Join us for a face-to-face exploration of major issues facing Basic Writing faculty and students. This roundtable discussion is the culmination of month-long asynchronous dialogue highlighting issues in Basic Writing.

Chair: John McKinnis Buffalo State College
Co-Chair: Rochelle Rodrigo Old Dominion University

Speakers:

Debra Berry, College of Southern Nevada, Las Vegas – Teacher Preparation
and Professional Development

J. Elizabeth Clark, LaGuardia Community College, CUNY – Teaching with
Technology

Elaine Jolayemi, Ivy Tech College – Who Are Basic Writers?

Leigh Jonaitis, Bergen Community College – Who Are Basic Writers?

Marisa Klages, LaGuardia Community College – Teacher Preparation &
Professional Development

Carla Maroudas, Mt. San Jacinto Community College – Student Placement
Amy Edwards Patterson, Moraine Park Technical College – Day-to-Day Life
in the Classroom

Ilene Rubenstein, College of the Desert – Academic Skills/Writing Centers

A.33: What Works: New Approaches in the Basic Writing Classroom
Location: Riviera, Skybox 205, 2nd floor
Time: Thursday, 3/14 from 10:30 AM – 11:45 AM

21st century pathways into the basic writing classroom that includes innovative methods to initiate as models for integrative learning.

Speakers:

Anita August – We Need to Talk about Student X: ‘Situating’ Visual Literacy in the Basic Writing Curriculum

Heather Camp, Minnesota State University, Mankato – Revisiting Writing-about-Writing in the Basic Writing Classroom

Susan Gebhardt, Burns Norwalk Community College – Using Invention Techniques with Community College Basic Composition Students

C.03: Public Access, Public Work: A Case Study for Multiple Basic Writing Pilots
Location: Riviera Hotel, Capri 105, First Floor
Time: Thursday, 3/14 from 1:45 PM – 3:00 PM

Chair: Stacy Day Penn State University-Abington

Speakers:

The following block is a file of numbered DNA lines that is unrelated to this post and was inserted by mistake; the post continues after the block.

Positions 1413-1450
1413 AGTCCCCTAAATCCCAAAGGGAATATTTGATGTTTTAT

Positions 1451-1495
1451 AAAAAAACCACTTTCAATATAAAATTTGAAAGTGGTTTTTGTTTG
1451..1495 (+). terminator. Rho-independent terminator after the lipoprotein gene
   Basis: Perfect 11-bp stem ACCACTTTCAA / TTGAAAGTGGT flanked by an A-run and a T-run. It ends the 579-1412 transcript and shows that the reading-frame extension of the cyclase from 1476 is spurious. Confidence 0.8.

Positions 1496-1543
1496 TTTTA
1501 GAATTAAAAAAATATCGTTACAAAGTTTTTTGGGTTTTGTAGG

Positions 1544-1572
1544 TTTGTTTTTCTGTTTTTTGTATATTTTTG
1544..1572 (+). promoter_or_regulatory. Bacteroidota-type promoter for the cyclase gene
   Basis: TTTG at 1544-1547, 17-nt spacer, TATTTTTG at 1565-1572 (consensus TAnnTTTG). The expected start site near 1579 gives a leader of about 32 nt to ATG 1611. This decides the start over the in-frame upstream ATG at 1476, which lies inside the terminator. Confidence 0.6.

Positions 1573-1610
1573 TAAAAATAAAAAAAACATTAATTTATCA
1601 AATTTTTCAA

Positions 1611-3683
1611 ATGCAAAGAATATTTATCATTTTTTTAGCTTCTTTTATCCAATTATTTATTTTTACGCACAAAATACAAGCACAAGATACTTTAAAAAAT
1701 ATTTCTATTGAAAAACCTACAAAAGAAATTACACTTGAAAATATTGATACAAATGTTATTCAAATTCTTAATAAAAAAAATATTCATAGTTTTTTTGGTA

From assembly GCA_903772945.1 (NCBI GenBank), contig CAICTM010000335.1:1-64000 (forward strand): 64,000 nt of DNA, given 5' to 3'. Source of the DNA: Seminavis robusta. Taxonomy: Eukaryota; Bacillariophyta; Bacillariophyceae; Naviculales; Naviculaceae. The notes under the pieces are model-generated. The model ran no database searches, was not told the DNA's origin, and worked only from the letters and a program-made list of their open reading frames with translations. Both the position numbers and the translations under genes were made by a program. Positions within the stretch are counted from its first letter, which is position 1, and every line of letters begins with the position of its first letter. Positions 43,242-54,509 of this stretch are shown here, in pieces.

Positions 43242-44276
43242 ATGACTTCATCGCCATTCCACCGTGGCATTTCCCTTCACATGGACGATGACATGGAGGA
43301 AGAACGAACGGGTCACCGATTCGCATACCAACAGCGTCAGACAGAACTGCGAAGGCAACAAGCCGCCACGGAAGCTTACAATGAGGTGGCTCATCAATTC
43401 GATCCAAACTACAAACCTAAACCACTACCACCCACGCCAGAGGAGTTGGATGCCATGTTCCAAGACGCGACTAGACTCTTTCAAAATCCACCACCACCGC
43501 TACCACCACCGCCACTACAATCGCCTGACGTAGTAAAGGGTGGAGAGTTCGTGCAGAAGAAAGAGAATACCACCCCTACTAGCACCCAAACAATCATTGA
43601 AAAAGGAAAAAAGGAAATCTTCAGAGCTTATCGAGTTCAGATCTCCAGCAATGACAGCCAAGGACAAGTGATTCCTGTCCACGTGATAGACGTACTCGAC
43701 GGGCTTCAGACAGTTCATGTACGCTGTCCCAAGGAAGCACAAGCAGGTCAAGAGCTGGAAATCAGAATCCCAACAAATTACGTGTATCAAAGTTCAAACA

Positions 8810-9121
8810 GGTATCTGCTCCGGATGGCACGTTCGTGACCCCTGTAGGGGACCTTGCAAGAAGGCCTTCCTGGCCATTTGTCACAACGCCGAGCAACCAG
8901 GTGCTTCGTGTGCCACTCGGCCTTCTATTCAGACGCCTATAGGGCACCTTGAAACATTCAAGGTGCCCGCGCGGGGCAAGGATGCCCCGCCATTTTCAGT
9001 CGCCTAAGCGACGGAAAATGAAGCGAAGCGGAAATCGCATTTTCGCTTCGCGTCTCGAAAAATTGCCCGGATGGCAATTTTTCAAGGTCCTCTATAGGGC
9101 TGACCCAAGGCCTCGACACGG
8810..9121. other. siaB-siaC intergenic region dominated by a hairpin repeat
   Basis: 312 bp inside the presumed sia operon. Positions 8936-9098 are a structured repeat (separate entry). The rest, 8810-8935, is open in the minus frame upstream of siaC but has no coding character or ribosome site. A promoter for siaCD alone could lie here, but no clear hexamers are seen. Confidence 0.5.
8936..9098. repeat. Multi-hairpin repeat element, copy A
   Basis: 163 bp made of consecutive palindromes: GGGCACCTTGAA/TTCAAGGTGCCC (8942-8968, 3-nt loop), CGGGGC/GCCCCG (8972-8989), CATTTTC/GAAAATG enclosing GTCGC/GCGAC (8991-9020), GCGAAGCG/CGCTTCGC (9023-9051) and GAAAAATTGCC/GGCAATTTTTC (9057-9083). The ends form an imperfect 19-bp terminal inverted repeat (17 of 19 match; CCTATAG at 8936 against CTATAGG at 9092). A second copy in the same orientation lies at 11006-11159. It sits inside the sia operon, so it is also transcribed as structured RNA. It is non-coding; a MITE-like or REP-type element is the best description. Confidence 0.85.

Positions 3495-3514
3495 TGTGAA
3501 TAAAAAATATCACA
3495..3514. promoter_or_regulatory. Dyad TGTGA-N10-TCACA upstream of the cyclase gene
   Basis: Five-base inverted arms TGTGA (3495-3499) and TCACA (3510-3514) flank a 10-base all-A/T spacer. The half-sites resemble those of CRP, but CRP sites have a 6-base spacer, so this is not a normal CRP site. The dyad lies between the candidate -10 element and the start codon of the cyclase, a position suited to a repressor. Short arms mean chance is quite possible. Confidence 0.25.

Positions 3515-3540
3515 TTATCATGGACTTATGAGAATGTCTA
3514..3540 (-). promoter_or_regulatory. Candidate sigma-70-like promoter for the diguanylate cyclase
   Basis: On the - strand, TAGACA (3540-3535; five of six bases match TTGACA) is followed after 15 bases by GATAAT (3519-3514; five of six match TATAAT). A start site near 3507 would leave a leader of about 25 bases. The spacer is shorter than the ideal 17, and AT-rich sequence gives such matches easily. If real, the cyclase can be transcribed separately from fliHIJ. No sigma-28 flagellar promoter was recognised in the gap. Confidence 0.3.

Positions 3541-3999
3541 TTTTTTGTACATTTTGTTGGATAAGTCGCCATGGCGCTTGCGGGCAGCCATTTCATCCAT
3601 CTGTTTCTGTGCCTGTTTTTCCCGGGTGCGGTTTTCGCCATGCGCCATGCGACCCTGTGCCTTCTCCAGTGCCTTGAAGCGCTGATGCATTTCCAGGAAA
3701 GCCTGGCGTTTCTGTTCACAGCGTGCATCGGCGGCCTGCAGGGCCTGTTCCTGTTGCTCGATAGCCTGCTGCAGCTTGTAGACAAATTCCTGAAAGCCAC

Stacy Day, Penn State University-Abington – The English Enhancement Pilot: A Narrative of Development, Implementation, and Assessment

Nicole McClure, Penn State University-Abington – Diverse Learners in Digital Spaces: Developing Supplemental Online Instruction for Basic Writers

Karen Weekes, Penn State University-Abington – One University, Demographically Dispersed

C.26: Making the Personal Public: Storytelling as Academic Discourse
in College Composition
Location: Riviera Hotel, Skybox 207, Second Floor
Time: Thursday, 3/14 from 1:45 PM – 3:00 PM

This panel examines narrative and storytelling from three perspectives: the basic writing classroom, the first-year student, and theoretical frameworks.

Speakers:

Amanda Athon – Storytelling and Basic Writing

D1: The Go-To Place for Basic Writing–Two-Year Colleges
Location: Riviera Hotel, Royale Pavilion 5, First Floor
Time: Thursday, 3/14 from 3:15 PM – 4:30 PM

Chair: Patrick Sullivan
Manchester Community College, CT

Speakers:

Jennifer Swartout, Heartland Community College, Normal IL
Three Rivers – Merging Scholarship on Community Colleges, Basic Writing and Developmental Education

Carolyn Calhoon-Dillahunt, Yakima Valley Community College, Yakima, WA
Basic Writing in the Two-Year College—Mission Possible

Lynn Quitman Troyka, Queensborough Community College, CUNY, New York, NY
CCCC’s Stance toward BW and Two-Year Colleges

D.07: Approximating the University: Novices Practicing Knowledge in the Basic Writing Classroom

Location: Riviera Hotel, Royale Pavilion 7, First Floor
Time: Thursday, 3/14 from 3:15 PM – 4:30 PM

Chair: Karen Gocsik, Dartmouth College

Speakers:

Laura Braunstein, Dartmouth College – Entering the Conversation: How Sources Support and Impede Learning

Karen Gocsik ,Dartmouth College – Assembling Knowledge: How Novice Writers Practice Knowing

Cynthia Tobery, Dartmouth College – Writing Together: How Collaboration Enhances (and Limits) Knowledge Construction

D.28: Concurrent Literacies: Digital Literacy and Basic Writing
Location: Riviera Hotel, Grande Ballroom H, First Floor
Time: Thursday, 3/14 from 3:15 PM – 4:30 PM

Chair: Linda Howell, University of North Florida

Speakers:

Rachael Jordan, CSU Northridge – Engaging in Digital Public Space: Facebook & Basic Writing Students